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Ahmedabad Ajanta AMBARNATH appeared architecture artistic banyan bearer beautiful Bhuvaneswara Buddhist building built Bundi bungalow Calcutta carried carved cave temples century CHAITYA Chalukyan charm chatti chaukidar Chitor CHOULTRI colour columns covered Cuttack cycles Dabhoi dak bungalow decorated Delhi distance domes Dravidian dust elephants ELLORA entrance European feet gates Girnar gopuras graceful Grand Trunk Grand Trunk Road granite Gwalior hill Hindu Hulabid hundred Hyderabad India Indo-Aryan interesting Jagannath Jain Jajpur jungle Kashmir Khajuraha khansamah KIRTI STAMBHA later Madras Mahabalipur Mahoba Mandu miles missionary Mohammedan mosques Mysore native night Ootacamund Orissa ornamented palace palms passed Patan pavilions picturesque pillars plain porch Puri Raja Rajputana Rajputs remains ride river road rock roof ruins sand sculpture seen servant shade shrine side Somnathpur South stands stone style tanks temperature thirst thousand towers town trees village vimanah walls wooden
Page 84 - The monolithic Indian saint is thousands of years younger than the prostrate Rameses or the guardians of Abu Simbal but he is more impressive, both on account of his commanding position on the brow of the hill over-looking the wide stretch of plain and of his size.
Page 84 - Considering the size of the head, which from crown to the bottom of the ear measures six feet six inches, the artist was skilful indeed to draw from the blank rock the wondrous contemplative expression touched with a faint smile, with which Gomata gazes out, on the struggling world.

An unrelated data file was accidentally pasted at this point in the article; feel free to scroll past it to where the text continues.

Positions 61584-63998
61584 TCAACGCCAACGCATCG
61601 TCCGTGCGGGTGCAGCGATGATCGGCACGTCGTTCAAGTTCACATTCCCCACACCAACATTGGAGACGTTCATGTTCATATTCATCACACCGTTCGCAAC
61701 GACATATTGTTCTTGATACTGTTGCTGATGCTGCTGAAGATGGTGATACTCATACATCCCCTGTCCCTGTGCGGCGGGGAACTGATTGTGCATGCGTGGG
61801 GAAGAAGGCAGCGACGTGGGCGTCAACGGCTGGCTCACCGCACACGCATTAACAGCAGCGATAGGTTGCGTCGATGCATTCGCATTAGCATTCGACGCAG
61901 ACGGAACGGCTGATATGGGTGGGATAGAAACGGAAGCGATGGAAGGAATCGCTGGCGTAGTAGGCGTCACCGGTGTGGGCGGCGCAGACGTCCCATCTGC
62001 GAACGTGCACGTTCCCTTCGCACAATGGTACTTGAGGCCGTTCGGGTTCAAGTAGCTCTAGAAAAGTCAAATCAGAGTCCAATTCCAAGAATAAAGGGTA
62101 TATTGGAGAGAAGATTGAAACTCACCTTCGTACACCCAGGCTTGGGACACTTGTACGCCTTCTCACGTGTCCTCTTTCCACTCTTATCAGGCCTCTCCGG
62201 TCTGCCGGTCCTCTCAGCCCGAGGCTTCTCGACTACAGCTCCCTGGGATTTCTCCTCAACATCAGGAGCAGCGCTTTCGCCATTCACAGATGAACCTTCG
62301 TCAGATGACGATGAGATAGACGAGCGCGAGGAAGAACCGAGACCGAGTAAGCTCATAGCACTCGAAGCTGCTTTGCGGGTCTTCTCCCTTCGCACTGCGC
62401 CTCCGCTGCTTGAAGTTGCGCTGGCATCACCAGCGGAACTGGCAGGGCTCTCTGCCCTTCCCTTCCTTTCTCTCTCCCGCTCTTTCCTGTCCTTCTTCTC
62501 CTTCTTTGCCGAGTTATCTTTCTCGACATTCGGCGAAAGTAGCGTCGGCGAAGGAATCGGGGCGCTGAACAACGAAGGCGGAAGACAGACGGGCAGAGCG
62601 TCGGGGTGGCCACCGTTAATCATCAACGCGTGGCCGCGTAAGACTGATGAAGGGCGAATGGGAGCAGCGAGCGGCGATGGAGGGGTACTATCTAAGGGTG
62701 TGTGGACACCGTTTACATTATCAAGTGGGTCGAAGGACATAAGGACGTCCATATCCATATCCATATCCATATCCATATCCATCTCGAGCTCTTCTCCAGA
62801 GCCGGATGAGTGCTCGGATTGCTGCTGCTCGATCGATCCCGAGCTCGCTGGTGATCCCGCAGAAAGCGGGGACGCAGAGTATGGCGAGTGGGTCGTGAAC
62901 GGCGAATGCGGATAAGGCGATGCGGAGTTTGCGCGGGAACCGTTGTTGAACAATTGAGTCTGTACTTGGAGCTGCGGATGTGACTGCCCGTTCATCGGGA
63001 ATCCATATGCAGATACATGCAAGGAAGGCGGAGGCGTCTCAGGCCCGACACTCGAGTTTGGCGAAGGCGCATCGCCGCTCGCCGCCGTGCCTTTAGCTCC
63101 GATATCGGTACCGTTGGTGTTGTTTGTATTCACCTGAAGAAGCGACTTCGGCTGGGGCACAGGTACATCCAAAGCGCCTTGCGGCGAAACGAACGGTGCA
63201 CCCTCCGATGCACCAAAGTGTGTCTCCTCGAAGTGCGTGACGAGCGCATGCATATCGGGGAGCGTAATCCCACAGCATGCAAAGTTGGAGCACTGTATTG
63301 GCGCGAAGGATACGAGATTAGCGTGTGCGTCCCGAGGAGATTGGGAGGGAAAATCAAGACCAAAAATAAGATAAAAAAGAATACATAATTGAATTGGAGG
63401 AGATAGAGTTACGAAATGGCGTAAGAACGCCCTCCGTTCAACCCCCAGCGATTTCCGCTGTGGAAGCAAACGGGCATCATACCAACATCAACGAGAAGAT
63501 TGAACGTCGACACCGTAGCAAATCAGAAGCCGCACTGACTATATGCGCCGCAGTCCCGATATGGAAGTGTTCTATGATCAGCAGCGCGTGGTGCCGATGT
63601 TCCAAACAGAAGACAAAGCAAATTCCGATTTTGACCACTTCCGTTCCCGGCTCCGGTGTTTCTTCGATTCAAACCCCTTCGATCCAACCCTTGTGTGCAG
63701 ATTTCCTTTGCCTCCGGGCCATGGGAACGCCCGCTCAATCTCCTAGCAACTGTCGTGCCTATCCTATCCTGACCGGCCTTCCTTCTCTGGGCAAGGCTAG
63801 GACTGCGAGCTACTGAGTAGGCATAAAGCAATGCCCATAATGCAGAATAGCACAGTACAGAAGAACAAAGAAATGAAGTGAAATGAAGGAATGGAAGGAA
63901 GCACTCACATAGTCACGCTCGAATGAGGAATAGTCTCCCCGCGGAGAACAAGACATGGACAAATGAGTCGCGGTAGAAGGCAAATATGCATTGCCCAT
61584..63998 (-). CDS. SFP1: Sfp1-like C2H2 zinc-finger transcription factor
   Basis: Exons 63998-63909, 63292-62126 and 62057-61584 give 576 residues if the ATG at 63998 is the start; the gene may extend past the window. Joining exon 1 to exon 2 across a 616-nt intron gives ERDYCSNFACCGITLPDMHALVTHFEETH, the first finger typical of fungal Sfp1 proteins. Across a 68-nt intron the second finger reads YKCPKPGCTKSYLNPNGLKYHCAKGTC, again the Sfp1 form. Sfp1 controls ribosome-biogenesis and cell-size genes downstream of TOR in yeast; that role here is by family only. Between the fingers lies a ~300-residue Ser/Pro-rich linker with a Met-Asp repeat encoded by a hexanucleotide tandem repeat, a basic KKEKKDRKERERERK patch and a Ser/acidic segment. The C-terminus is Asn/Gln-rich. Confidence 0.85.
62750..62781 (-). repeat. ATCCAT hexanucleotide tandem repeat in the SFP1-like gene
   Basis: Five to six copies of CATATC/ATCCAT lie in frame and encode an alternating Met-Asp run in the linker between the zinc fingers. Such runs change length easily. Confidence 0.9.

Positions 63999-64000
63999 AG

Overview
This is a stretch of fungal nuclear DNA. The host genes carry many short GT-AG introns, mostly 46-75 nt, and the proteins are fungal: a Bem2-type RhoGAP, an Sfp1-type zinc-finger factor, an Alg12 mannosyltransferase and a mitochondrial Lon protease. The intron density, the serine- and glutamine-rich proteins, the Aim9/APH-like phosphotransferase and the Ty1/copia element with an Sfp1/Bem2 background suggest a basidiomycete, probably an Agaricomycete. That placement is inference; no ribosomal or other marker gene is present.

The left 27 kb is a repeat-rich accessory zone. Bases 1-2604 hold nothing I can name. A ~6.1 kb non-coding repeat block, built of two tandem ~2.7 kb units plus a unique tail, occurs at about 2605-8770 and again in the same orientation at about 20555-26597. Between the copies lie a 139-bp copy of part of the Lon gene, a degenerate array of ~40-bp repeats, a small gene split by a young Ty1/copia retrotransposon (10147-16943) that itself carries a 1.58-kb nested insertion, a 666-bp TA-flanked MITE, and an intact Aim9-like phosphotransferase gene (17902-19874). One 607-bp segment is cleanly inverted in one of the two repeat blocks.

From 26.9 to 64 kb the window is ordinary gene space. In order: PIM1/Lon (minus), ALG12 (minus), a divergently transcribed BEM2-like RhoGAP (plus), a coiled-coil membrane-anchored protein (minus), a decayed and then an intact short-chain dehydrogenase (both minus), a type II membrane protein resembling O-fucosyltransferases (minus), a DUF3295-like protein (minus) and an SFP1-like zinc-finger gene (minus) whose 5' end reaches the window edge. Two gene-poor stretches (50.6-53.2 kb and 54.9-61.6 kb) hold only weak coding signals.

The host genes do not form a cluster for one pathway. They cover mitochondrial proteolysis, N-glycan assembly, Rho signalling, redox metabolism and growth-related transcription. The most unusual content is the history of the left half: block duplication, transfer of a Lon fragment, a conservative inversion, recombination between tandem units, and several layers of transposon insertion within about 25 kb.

Page 318 - Ajmer. 1 6.— UDAYAPURA. The city of Udaypur, or Udayapura, 34 miles to the north of Bhilsa, owes its name, and probably its foundation, to the Pramara Raja Udayaditya, the son of the famous Bhoja of Dhara. A legend connects the Raja with the spot. One day, when hunting, Udayadita saw a snake in the jungle surrounded by fire, from which it tried in vain to escape. The Raja took pity on the reptile, and lifted it out of the circle of fire on a bamboo. The snake was faint and asked for water, but...
Page 80 - In the whole beautiful State of Mysore it would be hard to find a spot where the historic and the picturesque clasp hands so firmly as here.
Page 84 - ... difficulty to transport a granite mass of this size up the oval hill-side. It is larger than any of the statues of Rameses in Egypt. The figure is standing with shoulders squared and arms hanging straight. Its upper half projects above the surrounding ramparts* It is carved in a...
Page 304 - Not satiated," exclaimed the Rana, " though eight thousand of my kin were late an offering to the.e ?" — " I must " have regal victims ; and if twelve who wear the diadem bleed not " for Cheetore, the land will pass from the line.
Page 81 - Image, mented verandah enshrining images of Jaina saints. This enclosure is again surrounded at some distance by a heavy wall, a good part of which is picturesquely formed by boulders in their natural position. A traditional account of Gommata is given in an inscription of poet Boppana of circa (a) Tradition 1180 AD and is repeated with some additions and variations in the details in several literary works such as the Bhujabali§ataka, Bhujabali-charite, etc.
Page 322 - To this speech the tree snake retorted, " Why do you remain in the Raja's stomach, when a dose of pepper, salt, and butter-milk would kill you at once? " This little conversation was heard by the Queen while she was fanning the sleeping Raja. When he awoke she prevailed on him to take a dose of the prescribed mixture, when he instantly vomited up the snake in small pieces. Then the Raja was angry with the Queen for not giving him this- medicine before ; but she told him that she had only just then...
Page 322 - ... was angry with the Queen for not giving him this- medicine before ; but she told him that she had only just then learned the secret, as well as another, which she would soon show him. So she got some oil from Kominagar ( also called Baro ) near Pathari, and poured it into the hole of the tree-snake, which died at once, and the Raja got possession of the treasure. Then being pleased with the situation, he built the town and named it after himself Udayapura, and on the very spot where he was cured...